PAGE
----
Computer Hardware and Software
Title: A Sane Approach to Database Design
Author: Mark Johansen
Web Page: www.lulu.com
Reviewed by: Rod Clark | View Bio
A SANE APPROACH TO DATABASE DESIGN
By Mark Johansen
Reviewer: Rod Clark
Every business has streams of important data that have to be managed in a comprehensive way in order to get the most value out of them. To manage these streams you need to build one or more databases. It’s common knowledge that knowing SQL, or structured query language, is a requisite for building data bases—and there is plenty of literature available on that subject (one of my favorites is the SQL Bible, John Wiley & Sons, Inc., 2003), but as author Mark Johansen explains in A Sane Approach to Database Design , there’s a lot more to database design than SQL. After all, SQL is simply a language designed to convey a subject, but first you need to frame the subject you wish to convey. “The purpose of database design is to create an informational model of the subject that we want to build a computer system for,” Johansen explains.
The real challenge of building a well functioning data base is to translate real requirements into an informational model that can be used in conjunction with a relational database. The basic principles of designing a good database are the same, Johansen explains, regardless of which data base software you employ.
Of course a database is not reality—it’s an informational model of reality, so Johansen begins, reasonably enough, with a discussion of models and their development. What are the pieces of a good model? What does one look like? How does it evolve? How do you structure a database to reduce complexity and avoid redundancy? The author is a programmer as well as a database designer, but he stresses that it is easier to repair a poorly written program than to fix a poor design. Hence it is better to do it right from the beginning: ab ovo—from the egg.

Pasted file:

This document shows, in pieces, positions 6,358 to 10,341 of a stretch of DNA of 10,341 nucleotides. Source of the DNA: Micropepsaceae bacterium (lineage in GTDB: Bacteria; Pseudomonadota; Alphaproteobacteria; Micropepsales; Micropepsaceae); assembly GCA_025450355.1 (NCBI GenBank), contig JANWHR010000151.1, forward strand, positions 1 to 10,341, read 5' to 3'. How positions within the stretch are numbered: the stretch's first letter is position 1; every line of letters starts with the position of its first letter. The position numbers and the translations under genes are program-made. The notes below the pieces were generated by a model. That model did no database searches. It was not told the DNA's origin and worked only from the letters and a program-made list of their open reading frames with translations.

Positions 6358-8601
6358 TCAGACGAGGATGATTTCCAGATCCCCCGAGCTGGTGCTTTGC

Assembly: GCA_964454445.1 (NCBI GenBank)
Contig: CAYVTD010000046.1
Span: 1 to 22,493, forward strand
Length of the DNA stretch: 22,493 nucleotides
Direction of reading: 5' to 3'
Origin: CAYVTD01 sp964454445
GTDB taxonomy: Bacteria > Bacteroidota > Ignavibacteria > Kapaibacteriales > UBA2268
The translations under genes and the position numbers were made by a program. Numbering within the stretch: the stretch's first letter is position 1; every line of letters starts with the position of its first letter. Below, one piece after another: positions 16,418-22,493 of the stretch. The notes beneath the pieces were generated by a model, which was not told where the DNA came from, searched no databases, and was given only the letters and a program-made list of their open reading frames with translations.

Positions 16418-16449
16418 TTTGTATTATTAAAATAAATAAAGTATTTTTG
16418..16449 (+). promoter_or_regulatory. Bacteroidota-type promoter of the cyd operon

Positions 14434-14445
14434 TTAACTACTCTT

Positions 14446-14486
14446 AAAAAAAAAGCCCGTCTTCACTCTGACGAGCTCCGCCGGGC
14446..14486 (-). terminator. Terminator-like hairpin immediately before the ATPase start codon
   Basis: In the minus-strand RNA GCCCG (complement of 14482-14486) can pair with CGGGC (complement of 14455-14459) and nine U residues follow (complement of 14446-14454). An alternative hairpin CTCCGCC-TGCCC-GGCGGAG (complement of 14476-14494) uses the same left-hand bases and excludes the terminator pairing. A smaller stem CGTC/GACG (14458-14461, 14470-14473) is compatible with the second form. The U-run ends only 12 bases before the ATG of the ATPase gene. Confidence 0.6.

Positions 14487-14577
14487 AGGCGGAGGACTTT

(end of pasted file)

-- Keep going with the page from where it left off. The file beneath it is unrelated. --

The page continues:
From this foundation, Johansen guides the reader through a comprehensive and intelligently sequential discussion of every aspect of building a database: working with SQL, defining terminology, describing entities, developing relationships, working with attributes , keys—and the challenges involved with naming these elements and using terminology appropriate to the users’ organization. The text is enriched with many detailed examples, illustrations, and flowcharts.
For all its merits, This is not an SQL textbook, although
people who know some SQL (and perhaps some algebra!) may
gain some value from it. Nevertheless, A Sane Approach to Database Design is an indispensible book for anyone trying to seriously master SQL. It frames the purpose for which that language was developed, and illuminates how good design serves real world needs. With the help of gentle humor, cartoons, and colorful anecdotes framed as “Adventures in Real Life,” Mr. Johansen has given us a concise and valuable book that helps to bridge the gap between the programmer and the real world needs of the database user.
Go Back read another review, or choose a different category.